} catch (GeneralSecurityException e) {
					// TODO Auto-generated catch block
					e.printStackTrace();
				}
			    String authorization_header_string = "OAuth oauth_callback=\"" + oauth_callback_value + "\",oauth_consumer_key=\"" + oauth_consumer_key + "\",oauth_signature_method=\"HMAC-SHA1\",oauth_timestamp=\"" + 
			    		oauth_timestamp + "\",oauth_nonce=\"" + oauth_nonce + "\",oauth_version=\"1.0\",oauth_signature=\"" + URLEncoder.encode(oauth_signature, "UTF-8") + "\"";
			    System.out.println("authorization_header_string=" + authorization_header_string);
			    
			    */
			    
			    // This is the working flow
			    
			   	String oauth_signature_method = "HMAC-SHA1";
			    String oauth_consumer_key = "KEYKEYKEYKEYKEY";
			    String uuid_string = UUID.randomUUID().toString();
			    uuid_string = uuid_string.replaceAll("-", "");
			    String oauth_nonce = uuid_string; // any relatively random alphanumeric string will work here. I used UUID minus "-" signs
			    String oauth_timestamp = (new Long(timestamp_at_entry/1000)).toString(); // get current time in milliseconds, then divide by 1000 to get seconds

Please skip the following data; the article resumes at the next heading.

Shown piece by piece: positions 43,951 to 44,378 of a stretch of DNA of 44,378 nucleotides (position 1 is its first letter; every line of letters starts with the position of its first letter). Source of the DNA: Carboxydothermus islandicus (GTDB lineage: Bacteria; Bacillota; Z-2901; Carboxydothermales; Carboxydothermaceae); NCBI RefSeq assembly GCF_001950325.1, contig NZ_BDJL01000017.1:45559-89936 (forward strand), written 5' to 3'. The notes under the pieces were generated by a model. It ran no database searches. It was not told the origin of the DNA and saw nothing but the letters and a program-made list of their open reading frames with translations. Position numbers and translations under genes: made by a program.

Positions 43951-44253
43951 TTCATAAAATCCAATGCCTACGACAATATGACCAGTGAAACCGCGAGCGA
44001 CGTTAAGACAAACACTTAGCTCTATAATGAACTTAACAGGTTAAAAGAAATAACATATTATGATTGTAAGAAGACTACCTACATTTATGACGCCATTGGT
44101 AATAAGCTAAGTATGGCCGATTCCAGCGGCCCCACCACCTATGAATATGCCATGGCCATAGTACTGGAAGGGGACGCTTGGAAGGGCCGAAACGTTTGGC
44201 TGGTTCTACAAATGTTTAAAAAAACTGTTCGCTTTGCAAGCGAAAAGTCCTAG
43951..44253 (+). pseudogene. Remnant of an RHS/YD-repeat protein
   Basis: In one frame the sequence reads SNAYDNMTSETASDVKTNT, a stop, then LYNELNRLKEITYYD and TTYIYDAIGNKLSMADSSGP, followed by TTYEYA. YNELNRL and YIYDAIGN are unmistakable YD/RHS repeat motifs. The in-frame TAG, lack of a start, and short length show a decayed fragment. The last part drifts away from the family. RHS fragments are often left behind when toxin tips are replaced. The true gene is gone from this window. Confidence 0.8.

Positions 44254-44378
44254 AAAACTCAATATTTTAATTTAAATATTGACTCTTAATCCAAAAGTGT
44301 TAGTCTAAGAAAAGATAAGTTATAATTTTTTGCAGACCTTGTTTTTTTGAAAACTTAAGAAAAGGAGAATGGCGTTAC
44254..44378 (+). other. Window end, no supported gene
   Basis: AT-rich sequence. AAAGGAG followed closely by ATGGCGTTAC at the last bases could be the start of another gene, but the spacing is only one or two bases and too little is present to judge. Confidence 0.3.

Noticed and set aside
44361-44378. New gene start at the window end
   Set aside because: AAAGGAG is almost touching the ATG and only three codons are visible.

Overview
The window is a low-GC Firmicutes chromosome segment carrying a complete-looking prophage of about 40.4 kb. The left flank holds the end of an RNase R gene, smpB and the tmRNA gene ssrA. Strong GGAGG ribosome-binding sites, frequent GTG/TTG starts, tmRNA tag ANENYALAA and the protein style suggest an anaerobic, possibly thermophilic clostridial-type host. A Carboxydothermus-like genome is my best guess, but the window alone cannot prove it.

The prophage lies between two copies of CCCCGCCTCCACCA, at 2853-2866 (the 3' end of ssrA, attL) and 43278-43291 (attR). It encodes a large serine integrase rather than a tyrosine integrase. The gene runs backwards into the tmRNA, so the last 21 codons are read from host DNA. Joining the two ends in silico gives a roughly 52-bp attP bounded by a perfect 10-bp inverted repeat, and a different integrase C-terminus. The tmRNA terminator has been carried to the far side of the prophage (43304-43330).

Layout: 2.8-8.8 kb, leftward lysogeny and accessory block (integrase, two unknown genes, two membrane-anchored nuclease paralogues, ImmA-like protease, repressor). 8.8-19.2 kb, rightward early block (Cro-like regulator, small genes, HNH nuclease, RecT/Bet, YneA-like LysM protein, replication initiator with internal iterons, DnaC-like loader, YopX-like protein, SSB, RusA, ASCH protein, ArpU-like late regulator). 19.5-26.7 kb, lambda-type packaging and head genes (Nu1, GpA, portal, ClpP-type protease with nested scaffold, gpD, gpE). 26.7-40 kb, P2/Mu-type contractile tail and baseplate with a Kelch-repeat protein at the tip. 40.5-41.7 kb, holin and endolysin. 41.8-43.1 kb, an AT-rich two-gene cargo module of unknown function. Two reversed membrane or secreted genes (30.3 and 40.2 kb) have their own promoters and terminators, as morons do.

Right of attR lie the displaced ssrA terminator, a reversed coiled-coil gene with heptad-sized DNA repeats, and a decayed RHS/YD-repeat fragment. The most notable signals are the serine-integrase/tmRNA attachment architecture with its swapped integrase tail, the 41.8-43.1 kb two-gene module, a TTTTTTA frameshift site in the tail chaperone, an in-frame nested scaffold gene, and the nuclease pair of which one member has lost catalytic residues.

// I'm not using a callback value. Otherwise, you'd need to include it in the parameter string like the example above
			    // the parameter string must be in alphabetical order
			    String parameter_string = "oauth_consumer_key=" + oauth_consumer_key + "&oauth_nonce=" + oauth_nonce + "&oauth_signature_method=" + oauth_signature_method + "&oauth_timestamp=" + oauth_timestamp + "&oauth_version=1.0";		
			    System.out.println("parameter_string=" + parameter_string);
			    String signature_base_string = "POST&https%3A%2F%2Fapi.twitter.com%2Foauth%2Frequest_token&" + URLEncoder.encode(parameter_string, "UTF-8");
			    System.out.println("signature_base_string=" + signature_base_string);
			    String oauth_signature = "";
			    try {
			    	oauth_signature = computeSignature(signature_base_string, "3yasdfasmyconsumersecretfasd53&");  // note the & at the end. Normally the user access_token would go here, but we don't know it yet for request_token